Earlier this month, the Federal Aviation Administration (FAA) awarded Censys Technologies and Soaring Eagle Technologies a Beyond Visual Line of Sight (BVLOS) waiver that covers a 12-mile commercial distance, the longest distance approved by the FAA for such inspection missions.
The waiver is the third BVLOS waiver issued to Soaring Eagle, a drone inspection company, with the assistance of Censys, a builder of remote sensing solutions for UAS service providers, enterprise organizations, and government entities.
Will Paden, president of Soaring Eagle Technologies, told Commercial UAV News that the waiver will be used to inspect transmission power lines. The extended distance will help lower the cost of these data acquisition operations.
“This waiver helps reduce costs due to the efficiency of flying longer routes in one mission and covering more data in a single flight,” Paden stated. “In contrast to flying helicopters, this waiver is a step forward for furthering the use of UAS (unmanned aircraft systems), which continues to be the most efficient alternative to capture infrastructure data.”
In addition, Paden asserted, the waiver will lead to reductions in the impact of these operations on the environment. “Not only is the data more comprehensive, the unmanned vehicles are greener technologies to use because they do not leave the carbon footprint that helicopters do,” he explained. “The UAS are also safer—because the Soaring Eagle pilots operating the drones are certified experts with significant flight hour expertise—than alternatives such as using manned vehicles or scaffolding and ladders.”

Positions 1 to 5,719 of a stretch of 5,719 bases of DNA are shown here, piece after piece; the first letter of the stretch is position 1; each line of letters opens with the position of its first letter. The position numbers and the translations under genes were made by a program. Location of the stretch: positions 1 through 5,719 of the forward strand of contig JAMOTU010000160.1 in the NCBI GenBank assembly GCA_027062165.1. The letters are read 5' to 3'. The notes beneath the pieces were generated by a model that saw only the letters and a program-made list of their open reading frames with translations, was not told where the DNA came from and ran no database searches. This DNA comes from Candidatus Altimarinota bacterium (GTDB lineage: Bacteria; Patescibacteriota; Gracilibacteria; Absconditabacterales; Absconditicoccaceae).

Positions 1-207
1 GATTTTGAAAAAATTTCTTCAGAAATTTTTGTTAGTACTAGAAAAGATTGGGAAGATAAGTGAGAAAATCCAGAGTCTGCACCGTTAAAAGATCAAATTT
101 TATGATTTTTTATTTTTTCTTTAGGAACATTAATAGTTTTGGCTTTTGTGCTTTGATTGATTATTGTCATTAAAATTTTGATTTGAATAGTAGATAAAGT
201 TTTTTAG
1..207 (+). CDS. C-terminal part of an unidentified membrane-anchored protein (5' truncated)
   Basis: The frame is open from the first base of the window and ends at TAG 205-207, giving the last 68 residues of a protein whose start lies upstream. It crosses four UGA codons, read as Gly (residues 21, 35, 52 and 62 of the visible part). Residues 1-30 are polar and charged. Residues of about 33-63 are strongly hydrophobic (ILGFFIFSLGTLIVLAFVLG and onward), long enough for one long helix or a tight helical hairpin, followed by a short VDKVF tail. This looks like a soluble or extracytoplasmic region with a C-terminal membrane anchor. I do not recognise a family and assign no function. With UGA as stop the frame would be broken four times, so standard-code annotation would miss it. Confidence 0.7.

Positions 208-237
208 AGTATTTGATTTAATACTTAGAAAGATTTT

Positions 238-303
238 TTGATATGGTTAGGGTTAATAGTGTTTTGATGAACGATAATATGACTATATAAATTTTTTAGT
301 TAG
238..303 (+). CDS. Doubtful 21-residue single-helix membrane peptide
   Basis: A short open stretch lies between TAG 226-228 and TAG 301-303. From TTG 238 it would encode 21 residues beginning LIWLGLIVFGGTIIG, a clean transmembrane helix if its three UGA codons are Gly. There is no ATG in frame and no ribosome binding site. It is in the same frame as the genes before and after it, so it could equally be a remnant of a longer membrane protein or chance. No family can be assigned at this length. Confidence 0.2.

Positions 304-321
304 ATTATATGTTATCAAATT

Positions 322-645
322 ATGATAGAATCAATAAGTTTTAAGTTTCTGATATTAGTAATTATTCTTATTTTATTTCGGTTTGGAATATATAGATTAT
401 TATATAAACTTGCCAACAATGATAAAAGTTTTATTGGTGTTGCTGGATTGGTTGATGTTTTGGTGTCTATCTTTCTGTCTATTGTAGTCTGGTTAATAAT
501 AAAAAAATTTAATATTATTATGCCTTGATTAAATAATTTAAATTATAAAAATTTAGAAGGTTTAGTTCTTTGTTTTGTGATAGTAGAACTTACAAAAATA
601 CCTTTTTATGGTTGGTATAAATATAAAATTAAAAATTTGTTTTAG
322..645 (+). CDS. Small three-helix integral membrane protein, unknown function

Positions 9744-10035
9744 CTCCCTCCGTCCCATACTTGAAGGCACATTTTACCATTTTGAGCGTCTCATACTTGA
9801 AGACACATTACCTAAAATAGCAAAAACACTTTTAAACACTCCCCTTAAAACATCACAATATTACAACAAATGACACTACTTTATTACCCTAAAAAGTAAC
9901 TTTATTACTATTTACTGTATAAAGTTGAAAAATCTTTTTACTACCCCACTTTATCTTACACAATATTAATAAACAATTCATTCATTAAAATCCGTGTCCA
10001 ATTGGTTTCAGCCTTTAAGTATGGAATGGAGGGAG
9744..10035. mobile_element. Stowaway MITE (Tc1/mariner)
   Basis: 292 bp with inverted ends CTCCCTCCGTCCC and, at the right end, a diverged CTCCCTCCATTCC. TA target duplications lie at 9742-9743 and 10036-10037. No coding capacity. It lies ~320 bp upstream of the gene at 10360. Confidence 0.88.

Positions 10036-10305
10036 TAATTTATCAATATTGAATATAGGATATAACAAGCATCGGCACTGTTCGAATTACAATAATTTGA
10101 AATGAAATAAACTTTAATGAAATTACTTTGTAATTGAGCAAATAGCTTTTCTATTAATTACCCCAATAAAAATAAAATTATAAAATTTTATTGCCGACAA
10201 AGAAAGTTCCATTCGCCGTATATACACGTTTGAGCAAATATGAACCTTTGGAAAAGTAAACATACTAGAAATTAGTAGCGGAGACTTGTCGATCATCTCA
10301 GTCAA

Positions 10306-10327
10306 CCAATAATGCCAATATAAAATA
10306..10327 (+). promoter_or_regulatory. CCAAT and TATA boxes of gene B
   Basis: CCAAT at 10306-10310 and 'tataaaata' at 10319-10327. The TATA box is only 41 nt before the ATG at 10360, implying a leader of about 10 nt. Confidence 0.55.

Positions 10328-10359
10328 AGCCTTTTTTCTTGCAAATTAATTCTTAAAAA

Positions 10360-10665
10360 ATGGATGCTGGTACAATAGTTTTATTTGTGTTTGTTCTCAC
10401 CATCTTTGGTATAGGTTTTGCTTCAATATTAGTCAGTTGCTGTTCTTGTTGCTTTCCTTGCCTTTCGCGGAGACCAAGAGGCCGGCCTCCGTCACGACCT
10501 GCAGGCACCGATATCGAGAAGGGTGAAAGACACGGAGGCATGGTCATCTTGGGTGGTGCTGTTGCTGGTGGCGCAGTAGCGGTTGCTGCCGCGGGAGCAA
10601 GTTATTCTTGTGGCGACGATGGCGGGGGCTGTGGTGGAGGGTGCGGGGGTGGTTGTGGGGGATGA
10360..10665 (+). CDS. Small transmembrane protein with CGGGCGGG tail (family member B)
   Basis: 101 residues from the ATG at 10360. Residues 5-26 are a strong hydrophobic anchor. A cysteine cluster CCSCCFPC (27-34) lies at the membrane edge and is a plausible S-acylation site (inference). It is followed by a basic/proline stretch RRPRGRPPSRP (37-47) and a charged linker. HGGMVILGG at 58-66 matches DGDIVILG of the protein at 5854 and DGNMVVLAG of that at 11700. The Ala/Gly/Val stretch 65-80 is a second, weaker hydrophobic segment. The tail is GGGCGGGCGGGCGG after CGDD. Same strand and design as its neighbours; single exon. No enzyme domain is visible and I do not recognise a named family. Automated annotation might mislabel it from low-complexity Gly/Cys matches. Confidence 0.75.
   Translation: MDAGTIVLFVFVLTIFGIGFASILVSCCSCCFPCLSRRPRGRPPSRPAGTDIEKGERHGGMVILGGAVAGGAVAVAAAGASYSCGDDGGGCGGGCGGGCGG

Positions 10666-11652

Over the past three years, Censys and Soaring Eagle have worked with the FAA to build a reputable safety case using Iris Automation’s advanced detect-and-avoid technology (DAA) system, Casia. As part of the effort, the firms have completed thousands of flights.
“We have over 60 BVLOS operations under our belt, working directly for utilities,” Paden reported. “Some of those operations included more than 50 miles of transmission patrol in a day with a single aircraft. That work was always tied to a major weather event. The reason this waiver is such a major milestone is because it's not tied to a storm-response event. This is a precursor to more regular use of BVLOS by utilities and that will come with dramatic cost savings and lowered environmental impact when compared to using manned aircraft for patrols and mapping.”
Paden believes that the waiver will lead to further advances in UAS data collection.
“Censys and Soaring Eagle are just getting started in servicing the broad demand for BVLOS services,” he asserted. “As these services apply to critical infrastructure inspections, including utilities, bridges, sensitive sites, buildings as well as post-storm missions, this new milestone is a huge step to continue to advance the use of the technology. While other cutting-edge technologies, such as satellite, continue to evolve for these same applications, they are much more cost-prohibitive and not as practical for the end-users as the data collected via UAS.”